Elling, at Broadway's Barrymore Theatre
Gratuitous Violins rating: *** out of ****
In the critical shorthand, Elling is a Norwegian version of The Odd Couple with a twist: two mismatched patients at a mental institution try to make a go of it as roommates in an Oslo apartment.
As the title character, Denis O'Hare is small, fastidious, nervous, fearful of venturing outside. Brendan Fraser's Kjell Bjarne is his opposite: big, with a booming voice and a bit of a slob, he's outgoing and desperately wants to meet a woman.
Helping the pair is a social worker, Frank Asli, played by Jeremy Shamos, who checks on them but also gives them the tough love they need. Jennifer Coolidge is hilarious as several characters, including the pregnant upstairs neighbor, Reidun, and Richard Easton is poignant as Alfons Jorgensen, an elderly poet who befriends them.
This was my first time seeing any of these actors onstage and I really enjoyed all of the performances. O'Hare and Fraser were especially great to watch. They created memorable, quirky characters without making them too cutesy or over the top.
We're never quite sure what the problems are with Elling and Kjell Bjarne. Elling seems to have had a very strong attachment to his late mother and Kjell Bjarne seems to have been "different" all his life. (From my front-row seat in the left orchestra, I saw a little more of Fraser than I'd anticipated in a scene where the two exchange underpants. But not in a bad way!)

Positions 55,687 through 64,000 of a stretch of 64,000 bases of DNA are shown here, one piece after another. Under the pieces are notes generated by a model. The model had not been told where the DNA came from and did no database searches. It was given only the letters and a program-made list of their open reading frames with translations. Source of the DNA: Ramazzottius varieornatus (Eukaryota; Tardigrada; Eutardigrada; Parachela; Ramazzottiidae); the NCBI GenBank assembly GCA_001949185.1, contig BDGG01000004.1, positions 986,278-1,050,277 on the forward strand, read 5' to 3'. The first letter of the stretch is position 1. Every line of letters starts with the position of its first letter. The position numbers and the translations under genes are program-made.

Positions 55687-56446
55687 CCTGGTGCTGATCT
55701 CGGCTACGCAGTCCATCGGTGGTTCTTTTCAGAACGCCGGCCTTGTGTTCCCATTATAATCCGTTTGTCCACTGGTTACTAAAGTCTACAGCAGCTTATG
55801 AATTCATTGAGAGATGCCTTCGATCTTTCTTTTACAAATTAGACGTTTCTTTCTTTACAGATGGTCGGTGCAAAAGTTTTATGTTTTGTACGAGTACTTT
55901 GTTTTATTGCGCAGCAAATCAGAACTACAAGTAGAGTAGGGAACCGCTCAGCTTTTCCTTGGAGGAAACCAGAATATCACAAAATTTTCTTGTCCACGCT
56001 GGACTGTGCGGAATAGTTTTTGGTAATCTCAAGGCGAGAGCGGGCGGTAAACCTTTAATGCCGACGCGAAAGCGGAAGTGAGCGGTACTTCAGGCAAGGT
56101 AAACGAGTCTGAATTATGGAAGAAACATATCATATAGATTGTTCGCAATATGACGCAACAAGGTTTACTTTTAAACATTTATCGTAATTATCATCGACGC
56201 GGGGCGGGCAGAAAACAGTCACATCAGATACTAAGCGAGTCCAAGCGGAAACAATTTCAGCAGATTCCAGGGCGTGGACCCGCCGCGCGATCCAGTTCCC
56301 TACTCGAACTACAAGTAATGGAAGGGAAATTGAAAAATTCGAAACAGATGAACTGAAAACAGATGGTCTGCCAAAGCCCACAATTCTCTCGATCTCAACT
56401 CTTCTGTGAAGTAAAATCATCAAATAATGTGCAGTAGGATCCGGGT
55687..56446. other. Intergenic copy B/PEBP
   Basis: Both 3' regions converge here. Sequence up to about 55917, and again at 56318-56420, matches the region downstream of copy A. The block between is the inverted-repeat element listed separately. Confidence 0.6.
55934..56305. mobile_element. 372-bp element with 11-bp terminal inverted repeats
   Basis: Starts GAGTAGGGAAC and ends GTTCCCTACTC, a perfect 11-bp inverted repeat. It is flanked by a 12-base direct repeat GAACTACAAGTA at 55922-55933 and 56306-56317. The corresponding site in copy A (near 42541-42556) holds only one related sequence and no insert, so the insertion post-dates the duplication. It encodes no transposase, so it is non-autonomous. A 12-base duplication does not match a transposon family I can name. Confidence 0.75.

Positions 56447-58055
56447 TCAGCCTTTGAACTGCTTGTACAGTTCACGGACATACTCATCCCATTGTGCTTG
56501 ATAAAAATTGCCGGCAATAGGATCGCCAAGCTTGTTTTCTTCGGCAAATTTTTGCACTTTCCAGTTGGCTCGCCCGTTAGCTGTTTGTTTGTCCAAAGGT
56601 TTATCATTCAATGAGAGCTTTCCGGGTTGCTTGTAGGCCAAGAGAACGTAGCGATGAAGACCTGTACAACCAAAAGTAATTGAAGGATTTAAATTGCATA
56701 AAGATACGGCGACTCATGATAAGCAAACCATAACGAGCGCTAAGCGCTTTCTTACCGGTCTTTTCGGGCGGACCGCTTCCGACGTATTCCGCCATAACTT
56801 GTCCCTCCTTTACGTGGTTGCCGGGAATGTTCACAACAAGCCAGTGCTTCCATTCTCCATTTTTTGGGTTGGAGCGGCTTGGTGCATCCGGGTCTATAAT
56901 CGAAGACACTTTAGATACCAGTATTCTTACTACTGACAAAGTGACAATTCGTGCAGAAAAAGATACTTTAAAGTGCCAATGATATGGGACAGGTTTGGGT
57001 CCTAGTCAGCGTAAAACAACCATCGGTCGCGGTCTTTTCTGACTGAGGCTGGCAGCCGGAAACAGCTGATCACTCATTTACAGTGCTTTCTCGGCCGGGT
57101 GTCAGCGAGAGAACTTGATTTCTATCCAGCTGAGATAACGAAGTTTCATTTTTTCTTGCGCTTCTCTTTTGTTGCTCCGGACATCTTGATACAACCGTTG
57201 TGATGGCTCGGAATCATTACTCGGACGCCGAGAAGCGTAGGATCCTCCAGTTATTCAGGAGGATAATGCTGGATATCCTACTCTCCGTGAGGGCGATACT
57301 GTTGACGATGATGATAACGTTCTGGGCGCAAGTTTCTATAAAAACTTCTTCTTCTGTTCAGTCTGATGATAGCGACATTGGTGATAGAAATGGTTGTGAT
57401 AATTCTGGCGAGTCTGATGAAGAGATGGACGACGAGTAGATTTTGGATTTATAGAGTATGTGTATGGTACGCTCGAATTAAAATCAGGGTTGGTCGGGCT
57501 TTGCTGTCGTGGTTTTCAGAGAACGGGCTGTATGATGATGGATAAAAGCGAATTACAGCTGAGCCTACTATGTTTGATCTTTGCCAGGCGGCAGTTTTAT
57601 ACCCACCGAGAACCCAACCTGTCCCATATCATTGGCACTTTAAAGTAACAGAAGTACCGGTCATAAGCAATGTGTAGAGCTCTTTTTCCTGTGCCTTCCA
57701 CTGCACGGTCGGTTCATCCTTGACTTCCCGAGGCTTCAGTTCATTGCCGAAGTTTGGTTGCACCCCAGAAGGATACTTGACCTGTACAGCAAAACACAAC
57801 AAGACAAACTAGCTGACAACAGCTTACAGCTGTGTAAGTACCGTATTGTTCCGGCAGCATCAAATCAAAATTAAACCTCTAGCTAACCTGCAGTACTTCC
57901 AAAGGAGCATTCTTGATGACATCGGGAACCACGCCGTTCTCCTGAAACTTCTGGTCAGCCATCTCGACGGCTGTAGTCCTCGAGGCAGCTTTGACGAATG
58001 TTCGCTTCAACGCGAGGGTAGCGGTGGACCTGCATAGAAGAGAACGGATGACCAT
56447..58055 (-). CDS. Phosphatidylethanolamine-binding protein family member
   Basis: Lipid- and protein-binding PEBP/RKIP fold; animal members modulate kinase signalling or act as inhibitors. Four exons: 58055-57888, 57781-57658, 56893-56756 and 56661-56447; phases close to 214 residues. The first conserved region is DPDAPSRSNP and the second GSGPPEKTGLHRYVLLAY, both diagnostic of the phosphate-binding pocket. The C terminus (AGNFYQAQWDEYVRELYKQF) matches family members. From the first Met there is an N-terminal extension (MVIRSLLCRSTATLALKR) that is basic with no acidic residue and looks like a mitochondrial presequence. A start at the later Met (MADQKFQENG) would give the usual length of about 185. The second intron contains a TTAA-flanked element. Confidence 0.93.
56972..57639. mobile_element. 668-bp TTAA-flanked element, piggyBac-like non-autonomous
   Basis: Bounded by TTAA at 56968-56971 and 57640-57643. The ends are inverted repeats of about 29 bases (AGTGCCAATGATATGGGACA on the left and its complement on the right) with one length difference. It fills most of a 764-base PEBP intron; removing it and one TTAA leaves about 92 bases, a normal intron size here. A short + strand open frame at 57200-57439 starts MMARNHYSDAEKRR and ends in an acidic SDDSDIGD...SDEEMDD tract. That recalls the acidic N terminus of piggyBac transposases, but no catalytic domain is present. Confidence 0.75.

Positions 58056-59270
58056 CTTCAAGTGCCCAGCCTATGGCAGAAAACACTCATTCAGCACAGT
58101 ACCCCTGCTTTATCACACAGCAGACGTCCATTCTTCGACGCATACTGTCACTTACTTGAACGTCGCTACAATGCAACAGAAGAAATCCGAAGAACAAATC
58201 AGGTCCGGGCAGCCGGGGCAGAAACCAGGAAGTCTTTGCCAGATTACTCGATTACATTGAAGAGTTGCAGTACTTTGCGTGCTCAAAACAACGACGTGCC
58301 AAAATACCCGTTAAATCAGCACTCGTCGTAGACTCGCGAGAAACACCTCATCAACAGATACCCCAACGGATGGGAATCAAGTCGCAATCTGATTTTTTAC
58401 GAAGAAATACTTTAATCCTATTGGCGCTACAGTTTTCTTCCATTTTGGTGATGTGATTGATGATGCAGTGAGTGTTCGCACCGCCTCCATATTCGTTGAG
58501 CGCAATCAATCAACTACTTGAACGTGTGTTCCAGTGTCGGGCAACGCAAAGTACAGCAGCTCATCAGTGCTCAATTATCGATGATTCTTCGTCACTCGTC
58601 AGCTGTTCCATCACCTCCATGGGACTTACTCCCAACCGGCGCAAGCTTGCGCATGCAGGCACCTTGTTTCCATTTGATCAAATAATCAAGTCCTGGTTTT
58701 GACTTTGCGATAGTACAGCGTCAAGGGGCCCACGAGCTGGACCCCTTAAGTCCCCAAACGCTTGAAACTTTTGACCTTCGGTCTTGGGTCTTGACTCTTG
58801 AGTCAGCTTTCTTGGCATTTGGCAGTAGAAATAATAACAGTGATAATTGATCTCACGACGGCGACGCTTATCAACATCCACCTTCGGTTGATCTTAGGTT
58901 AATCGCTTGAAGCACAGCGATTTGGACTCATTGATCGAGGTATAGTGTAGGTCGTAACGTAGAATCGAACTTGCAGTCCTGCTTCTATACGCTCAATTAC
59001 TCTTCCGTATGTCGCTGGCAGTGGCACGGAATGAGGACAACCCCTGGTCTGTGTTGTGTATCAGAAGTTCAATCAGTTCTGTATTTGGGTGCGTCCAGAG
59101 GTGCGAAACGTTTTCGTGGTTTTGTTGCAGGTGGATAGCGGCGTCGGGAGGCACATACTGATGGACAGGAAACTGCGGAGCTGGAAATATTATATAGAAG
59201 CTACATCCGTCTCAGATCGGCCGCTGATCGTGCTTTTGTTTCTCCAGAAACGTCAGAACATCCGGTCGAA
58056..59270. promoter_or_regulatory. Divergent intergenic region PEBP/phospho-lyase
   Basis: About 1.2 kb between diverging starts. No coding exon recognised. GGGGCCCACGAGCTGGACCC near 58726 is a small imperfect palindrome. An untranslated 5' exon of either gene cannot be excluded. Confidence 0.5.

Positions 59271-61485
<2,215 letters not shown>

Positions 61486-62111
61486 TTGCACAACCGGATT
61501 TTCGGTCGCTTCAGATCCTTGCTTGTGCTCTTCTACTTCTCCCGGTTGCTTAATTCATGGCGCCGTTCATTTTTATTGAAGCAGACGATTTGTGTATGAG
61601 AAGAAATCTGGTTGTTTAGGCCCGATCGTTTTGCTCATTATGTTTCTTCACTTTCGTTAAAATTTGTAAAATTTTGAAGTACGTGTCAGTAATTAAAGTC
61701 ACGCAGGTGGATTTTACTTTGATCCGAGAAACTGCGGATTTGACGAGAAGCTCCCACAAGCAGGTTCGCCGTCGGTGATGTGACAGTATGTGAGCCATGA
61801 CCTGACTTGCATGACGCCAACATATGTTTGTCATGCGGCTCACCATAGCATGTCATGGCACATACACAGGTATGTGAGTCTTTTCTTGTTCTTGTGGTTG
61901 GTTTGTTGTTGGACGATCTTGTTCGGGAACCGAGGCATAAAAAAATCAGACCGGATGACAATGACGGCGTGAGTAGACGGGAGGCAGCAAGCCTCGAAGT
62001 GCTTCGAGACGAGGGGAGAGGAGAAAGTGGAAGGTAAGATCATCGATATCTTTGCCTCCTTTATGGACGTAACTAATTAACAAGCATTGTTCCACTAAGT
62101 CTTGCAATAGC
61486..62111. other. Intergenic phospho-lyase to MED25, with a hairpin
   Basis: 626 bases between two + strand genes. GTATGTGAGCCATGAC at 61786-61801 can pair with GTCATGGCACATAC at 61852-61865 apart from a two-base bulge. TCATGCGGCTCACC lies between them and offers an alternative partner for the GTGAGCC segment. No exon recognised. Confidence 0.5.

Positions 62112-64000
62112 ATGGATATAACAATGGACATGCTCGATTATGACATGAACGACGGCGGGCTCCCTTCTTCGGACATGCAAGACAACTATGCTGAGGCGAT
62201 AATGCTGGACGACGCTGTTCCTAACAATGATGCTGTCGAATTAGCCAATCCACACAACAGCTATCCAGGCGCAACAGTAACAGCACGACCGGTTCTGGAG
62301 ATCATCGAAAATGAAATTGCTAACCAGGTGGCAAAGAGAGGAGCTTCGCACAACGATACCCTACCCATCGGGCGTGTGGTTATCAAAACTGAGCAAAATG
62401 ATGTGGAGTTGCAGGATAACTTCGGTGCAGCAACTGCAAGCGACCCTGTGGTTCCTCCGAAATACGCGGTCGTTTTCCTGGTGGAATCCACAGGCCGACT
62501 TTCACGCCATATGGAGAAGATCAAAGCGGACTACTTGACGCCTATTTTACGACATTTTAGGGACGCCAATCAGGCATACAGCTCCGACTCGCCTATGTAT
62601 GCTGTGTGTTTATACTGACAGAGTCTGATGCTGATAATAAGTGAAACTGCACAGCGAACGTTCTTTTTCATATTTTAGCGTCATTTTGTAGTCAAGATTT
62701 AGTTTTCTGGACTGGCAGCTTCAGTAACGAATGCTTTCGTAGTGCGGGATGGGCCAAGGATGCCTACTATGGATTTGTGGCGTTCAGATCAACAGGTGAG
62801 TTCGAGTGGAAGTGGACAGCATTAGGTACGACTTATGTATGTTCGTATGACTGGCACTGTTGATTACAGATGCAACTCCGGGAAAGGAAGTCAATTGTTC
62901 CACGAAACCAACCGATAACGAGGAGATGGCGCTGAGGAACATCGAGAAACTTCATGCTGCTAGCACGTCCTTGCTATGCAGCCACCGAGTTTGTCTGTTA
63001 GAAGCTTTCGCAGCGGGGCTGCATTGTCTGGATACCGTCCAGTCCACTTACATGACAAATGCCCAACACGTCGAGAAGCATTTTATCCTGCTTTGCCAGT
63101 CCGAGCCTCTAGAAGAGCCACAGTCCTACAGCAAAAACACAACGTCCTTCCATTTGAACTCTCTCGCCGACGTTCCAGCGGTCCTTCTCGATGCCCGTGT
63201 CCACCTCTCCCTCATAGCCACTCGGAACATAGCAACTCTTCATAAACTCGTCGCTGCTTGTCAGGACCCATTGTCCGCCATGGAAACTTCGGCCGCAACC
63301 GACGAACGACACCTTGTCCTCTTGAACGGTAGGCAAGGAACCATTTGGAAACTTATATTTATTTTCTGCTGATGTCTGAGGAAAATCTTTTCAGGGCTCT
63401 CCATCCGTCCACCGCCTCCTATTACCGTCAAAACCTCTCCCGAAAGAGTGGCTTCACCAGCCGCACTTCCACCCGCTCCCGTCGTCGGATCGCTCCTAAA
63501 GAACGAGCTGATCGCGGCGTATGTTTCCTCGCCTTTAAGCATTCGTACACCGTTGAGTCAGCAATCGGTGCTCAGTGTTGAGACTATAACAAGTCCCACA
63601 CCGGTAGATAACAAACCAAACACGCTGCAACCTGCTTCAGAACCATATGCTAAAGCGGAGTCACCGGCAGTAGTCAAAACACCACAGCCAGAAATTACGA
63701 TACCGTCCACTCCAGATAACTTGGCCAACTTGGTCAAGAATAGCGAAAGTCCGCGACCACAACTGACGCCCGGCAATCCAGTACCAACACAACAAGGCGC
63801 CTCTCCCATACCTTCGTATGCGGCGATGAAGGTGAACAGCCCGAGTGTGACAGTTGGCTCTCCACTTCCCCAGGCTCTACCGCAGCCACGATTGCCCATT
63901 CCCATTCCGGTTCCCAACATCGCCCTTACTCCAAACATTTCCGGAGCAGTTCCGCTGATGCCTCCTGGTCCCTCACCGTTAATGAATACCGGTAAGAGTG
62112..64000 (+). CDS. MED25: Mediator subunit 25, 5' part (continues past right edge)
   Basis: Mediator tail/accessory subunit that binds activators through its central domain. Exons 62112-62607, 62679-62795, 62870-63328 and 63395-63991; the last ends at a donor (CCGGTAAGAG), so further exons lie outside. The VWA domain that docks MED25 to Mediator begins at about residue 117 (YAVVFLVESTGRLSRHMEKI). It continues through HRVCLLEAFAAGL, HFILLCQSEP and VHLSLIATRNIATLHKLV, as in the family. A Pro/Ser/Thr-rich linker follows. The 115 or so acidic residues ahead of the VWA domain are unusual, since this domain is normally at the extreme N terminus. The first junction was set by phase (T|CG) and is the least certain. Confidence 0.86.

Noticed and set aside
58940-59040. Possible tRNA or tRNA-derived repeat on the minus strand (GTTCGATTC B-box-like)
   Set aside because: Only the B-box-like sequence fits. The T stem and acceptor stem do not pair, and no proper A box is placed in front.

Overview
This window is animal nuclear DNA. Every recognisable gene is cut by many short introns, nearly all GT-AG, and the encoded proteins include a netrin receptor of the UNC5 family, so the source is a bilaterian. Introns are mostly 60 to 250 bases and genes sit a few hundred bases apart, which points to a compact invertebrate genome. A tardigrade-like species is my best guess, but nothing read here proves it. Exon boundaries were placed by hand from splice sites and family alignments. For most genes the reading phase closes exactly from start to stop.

No matter their history, the people they encounter accept them for who they are. Elling is not only about finding your way in the world, it's also about making a family - maybe not the one you were born into but one that's just as caring and loving nonetheless.
Scott Pask's scenic design is sparse - the apartment has a couple of beds, a table and chairs, an armoire. There are some nice touches, like the tiny Norwegian flags on a tiny Christmas tree. It's snappily directed by Doug Hughes. I don't know where costume designer Catherine Zuber got Kjell's hat but I love it!
Elling started out as a novel by Ingvar Ambjornsen, then became a movie and received an Oscar nomination for Best Foreign Language Film and finally, was adapted for the stage by British writer Simon Bent.
This isn't a deep play but it's sweet and it tells the story of its two main characters with humor and affection. I was so sorry to learn today that it's closing on Sunday, only a week after opening night. I wish Elling had found a bigger audience.
For me, the joy came from watching Elling and Kjell Bjarne slowly gain confidence as they interact with the outside world. At first, I was afraid I was laughing at them but really, I was rooting for them to succeed.